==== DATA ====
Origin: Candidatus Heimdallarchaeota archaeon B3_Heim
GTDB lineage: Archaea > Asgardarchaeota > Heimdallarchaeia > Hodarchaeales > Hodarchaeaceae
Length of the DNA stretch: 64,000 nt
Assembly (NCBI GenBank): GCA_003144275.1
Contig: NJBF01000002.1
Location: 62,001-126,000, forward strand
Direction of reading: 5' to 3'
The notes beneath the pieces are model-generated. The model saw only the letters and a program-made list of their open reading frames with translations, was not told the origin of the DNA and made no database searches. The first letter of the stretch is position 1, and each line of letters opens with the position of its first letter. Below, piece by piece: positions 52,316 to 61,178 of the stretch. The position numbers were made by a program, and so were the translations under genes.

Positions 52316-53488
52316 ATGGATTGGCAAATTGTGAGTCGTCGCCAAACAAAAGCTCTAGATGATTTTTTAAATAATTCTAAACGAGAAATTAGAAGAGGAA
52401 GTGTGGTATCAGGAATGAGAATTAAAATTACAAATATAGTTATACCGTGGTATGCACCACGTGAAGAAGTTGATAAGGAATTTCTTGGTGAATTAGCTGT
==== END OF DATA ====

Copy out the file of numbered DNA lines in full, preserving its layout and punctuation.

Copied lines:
Origin: Candidatus Heimdallarchaeota archaeon B3_Heim
GTDB lineage: Archaea > Asgardarchaeota > Heimdallarchaeia > Hodarchaeales > Hodarchaeaceae
Length of the DNA stretch: 64,000 nt
Assembly (NCBI GenBank): GCA_003144275.1
Contig: NJBF01000002.1
Location: 62,001-126,000, forward strand
Direction of reading: 5' to 3'
The notes beneath the pieces are model-generated. The model saw only the letters and a program-made list of their open reading frames with translations, was not told the origin of the DNA and made no database searches. The first letter of the stretch is position 1, and each line of letters opens with the position of its first letter. Below, piece by piece: positions 52,316 to 61,178 of the stretch. The position numbers were made by a program, and so were the translations under genes.

Positions 52316-53488
52316 ATGGATTGGCAAATTGTGAGTCGTCGCCAAACAAAAGCTCTAGATGATTTTTTAAATAATTCTAAACGAGAAATTAGAAGAGGAA
52401 GTGTGGTATCAGGAATGAGAATTAAAATTACAAATATAGTTATACCGTGGTATGCACCACGTGAAGAAGTTGATAAGGAATTTCTTGGTGAATTAGCTGT